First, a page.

Tuesday, August 29, 2017

Haggith - "Apocalypse II" Review!!

Now's a good time for our 98th monthly CD review at The Sault Metal Scene, as we're taking a long overdue look at the fourth of five studio CDs from defunct local hard rock/grunge quartet Haggith, namely their concept sequel album "Apocalypse II"! With no major new local hard rock releases, we'll tackle an archive album this month, as tied in with Haggith members' recent sets with The Din, Eclipse, and Project 421. Recorded at & released through Paperclip Productions on May 9th, 2015 prior to their Swampstravaganza V set at The Canadian, "Apocalypse II" was Haggith's final full-length studio album, and the conclusion of their zombie apocalypse concept series outside of their three mainline studio releases. Instrument credits on this album are widely varying, so this is just a generalization of credit for each performer, but Haggith's 2014-2015 lineup recorded this album, with only ex-guitarist Daniel Horton performing on all tracks.

The primary lineup here features Daniel alongside singer/rhythm guitarist Curtis McKenzie, bassist Jordan Leach (in his studio debut with Haggith), and drummer/backing vocalist Mike Haggith, with all but Jordan providing keyboard & synthesizer input on most songs, and Daniel's Project 421 bandmate Frank McGillivray performs guest guitar on the three "Home" tracks."Apocalypse II" is now out of print, but copies sold for $5 during their brief sale period in Haggith's last active months, and while it (and their last EP "XIV") is not available on Bandcamp, the whole album can be streamed at Haggith's YouTube channel, and song names here are linked to those copies. If you want a physical copy, inquire with members on possible availability, and/or check The Rad Zone! Also, as a reference note and spoiler for the end of the first "Apocalypse" from November 2012, songs are primarily wrote here by Curtis & Daniel, with Mike only credited on 4 songs.

In the first album, Mike was the title character, an astronaut who returned to Earth during a zombie apocalypse, finding no hope in the new reality, and returning to space to end his life. His lack of writing credits is a presumed acknowledgement of his character's demise at that album's end, but how does "Apocalypse II" evolve across it's 10 tracks and 40 minute runtime? Read on to find out, but spoilers lie ahead! The album begins with "Apocalypse", which is solely performed and composed by Curt & Dan. A melancholy number, the song basically serves as a re-telling of the first album's storyline and Mike's saga therein, and it's well done on that basis, but Curtis' vocals could be toned down a little to match the symphonic and mid-tempo instrumentation. Not the best showcase of Haggith's full sound, but an effective way to bring fans up to speed who haven't heard the first album at all or in a long while!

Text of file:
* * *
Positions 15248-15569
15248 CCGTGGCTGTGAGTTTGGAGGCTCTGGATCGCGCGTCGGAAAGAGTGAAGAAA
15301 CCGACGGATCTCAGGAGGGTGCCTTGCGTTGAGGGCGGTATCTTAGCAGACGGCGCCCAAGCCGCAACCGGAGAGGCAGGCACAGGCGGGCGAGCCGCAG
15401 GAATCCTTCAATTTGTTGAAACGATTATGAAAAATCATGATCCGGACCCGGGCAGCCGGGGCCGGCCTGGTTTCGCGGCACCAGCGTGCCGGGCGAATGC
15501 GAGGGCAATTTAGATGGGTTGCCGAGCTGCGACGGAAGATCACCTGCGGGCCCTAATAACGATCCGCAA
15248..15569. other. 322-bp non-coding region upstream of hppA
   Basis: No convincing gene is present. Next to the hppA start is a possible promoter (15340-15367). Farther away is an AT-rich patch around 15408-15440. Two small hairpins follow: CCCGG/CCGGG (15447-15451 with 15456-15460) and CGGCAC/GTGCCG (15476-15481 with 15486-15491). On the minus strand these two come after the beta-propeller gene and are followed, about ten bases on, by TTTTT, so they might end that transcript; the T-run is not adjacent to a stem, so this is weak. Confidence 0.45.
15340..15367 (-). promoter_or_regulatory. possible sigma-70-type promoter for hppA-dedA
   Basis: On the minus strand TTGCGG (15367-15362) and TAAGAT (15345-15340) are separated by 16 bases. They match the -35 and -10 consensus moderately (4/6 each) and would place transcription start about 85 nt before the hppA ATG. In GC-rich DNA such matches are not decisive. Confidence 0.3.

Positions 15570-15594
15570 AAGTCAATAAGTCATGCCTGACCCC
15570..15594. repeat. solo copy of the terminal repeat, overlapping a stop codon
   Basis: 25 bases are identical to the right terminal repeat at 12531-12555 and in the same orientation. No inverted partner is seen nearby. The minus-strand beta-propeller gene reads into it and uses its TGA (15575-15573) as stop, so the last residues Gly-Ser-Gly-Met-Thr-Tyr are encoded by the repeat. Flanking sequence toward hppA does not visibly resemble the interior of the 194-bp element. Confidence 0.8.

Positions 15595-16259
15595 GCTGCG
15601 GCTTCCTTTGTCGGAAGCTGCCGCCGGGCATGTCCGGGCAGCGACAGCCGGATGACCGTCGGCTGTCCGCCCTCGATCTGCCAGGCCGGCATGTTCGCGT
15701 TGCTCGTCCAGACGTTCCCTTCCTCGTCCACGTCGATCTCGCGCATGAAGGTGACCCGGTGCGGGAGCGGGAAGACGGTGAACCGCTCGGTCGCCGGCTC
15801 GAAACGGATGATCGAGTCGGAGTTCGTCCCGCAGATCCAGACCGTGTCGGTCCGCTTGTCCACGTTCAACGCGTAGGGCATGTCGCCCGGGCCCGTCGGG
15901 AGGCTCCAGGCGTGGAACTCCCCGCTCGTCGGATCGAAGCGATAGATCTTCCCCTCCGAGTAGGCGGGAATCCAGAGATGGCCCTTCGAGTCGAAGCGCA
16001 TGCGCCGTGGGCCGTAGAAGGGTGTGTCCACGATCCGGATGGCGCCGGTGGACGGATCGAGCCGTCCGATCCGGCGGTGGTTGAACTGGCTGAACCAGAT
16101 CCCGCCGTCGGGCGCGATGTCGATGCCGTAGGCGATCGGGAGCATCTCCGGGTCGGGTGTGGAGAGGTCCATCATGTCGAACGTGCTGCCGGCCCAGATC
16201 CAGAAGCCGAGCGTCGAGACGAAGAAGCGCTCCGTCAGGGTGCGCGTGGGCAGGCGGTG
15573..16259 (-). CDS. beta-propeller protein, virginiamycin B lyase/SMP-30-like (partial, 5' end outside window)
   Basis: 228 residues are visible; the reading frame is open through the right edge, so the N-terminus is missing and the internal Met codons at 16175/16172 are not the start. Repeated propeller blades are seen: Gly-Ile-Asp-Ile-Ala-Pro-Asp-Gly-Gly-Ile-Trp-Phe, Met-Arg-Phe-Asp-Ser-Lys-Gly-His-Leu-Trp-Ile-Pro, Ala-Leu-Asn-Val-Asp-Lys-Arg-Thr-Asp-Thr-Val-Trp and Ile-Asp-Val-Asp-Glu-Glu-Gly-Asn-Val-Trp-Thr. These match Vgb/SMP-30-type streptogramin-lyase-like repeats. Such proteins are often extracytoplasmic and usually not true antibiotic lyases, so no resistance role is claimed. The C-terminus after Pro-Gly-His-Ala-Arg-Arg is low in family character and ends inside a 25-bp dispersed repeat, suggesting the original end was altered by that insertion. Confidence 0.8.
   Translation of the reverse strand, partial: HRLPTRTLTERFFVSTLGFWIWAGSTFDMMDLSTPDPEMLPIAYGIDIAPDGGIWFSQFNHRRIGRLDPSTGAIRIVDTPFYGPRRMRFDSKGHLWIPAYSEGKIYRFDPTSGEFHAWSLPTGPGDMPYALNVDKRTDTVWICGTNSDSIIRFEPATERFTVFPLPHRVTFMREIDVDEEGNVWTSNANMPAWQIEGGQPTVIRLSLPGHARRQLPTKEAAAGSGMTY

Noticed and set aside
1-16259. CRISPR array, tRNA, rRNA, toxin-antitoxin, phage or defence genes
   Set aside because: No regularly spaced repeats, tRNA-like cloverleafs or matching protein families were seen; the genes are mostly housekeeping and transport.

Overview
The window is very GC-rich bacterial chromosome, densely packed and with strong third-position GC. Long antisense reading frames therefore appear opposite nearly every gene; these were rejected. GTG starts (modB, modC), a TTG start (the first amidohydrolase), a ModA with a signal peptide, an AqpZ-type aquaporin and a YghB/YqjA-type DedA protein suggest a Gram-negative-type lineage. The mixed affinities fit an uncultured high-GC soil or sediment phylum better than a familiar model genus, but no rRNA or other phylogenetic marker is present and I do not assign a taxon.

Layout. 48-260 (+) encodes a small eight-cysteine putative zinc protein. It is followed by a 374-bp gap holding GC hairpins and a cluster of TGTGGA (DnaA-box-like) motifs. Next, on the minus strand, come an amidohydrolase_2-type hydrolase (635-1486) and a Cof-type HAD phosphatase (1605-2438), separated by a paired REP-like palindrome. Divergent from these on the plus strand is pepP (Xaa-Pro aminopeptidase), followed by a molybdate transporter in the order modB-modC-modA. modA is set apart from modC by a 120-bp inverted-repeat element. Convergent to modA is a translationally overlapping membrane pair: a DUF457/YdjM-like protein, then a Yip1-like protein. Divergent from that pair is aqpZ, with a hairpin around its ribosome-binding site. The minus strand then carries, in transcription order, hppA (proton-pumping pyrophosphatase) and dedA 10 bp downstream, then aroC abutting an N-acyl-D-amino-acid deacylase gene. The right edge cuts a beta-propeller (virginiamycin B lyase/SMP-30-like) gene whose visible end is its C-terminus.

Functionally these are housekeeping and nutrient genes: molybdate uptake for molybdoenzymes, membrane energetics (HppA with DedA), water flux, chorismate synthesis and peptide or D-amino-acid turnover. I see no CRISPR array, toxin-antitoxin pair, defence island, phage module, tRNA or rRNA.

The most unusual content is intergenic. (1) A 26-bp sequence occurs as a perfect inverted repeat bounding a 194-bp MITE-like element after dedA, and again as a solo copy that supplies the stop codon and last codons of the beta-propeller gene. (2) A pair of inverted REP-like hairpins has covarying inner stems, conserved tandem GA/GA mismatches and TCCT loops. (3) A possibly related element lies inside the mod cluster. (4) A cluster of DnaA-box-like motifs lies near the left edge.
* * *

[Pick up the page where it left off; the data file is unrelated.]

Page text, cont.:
Second is "Hands of Death", which is the first full band performance on this CD, and arguably it's only song to have a signficant presence in live concerts. Opening with a solo guitar section from Daniel that sounds like a folksy "Master of Puppets", this song alludes to trying to escape zombies and survive, not unlike "If You Get Out Alive" from the original album, but it is a much heavier song with strong vocals! That said, the production does not accentuate this song's aggression as well as how it came across in concerts, so it sounds a little tinny, and Mike's cymbals are too prominent. Still a solid number, complete with a quality guitar solo, and Jordan asserts himself well on bass! Next is "Immunity", which also has the full band, but it's a complete change in pace, instead being a piano-driven ballad about perseverance and survival in the apocalypse at any cost. Honestly, this is the strongest track yet, harbouring effective and affecting orchestration, better matched vocals, and stronger overall production, helping this track that's very heavy in a different way!

Fourth is the shortest song on "Apocalypse II", the sub-2 minute "Spreading the Disease". Another complete sound departure, this track feels like a country/bluegrass ditty sung around a campfire, with the guys (sans Jordan) even breaking out a hand drum, shakers, and spoons for percussion. The lyrics about the spread of the zombie virus and fate of the Earth obviously are a huge contrast from the music, but the amusing irony alone makes this worth a listen, and for what it is, it's well performed!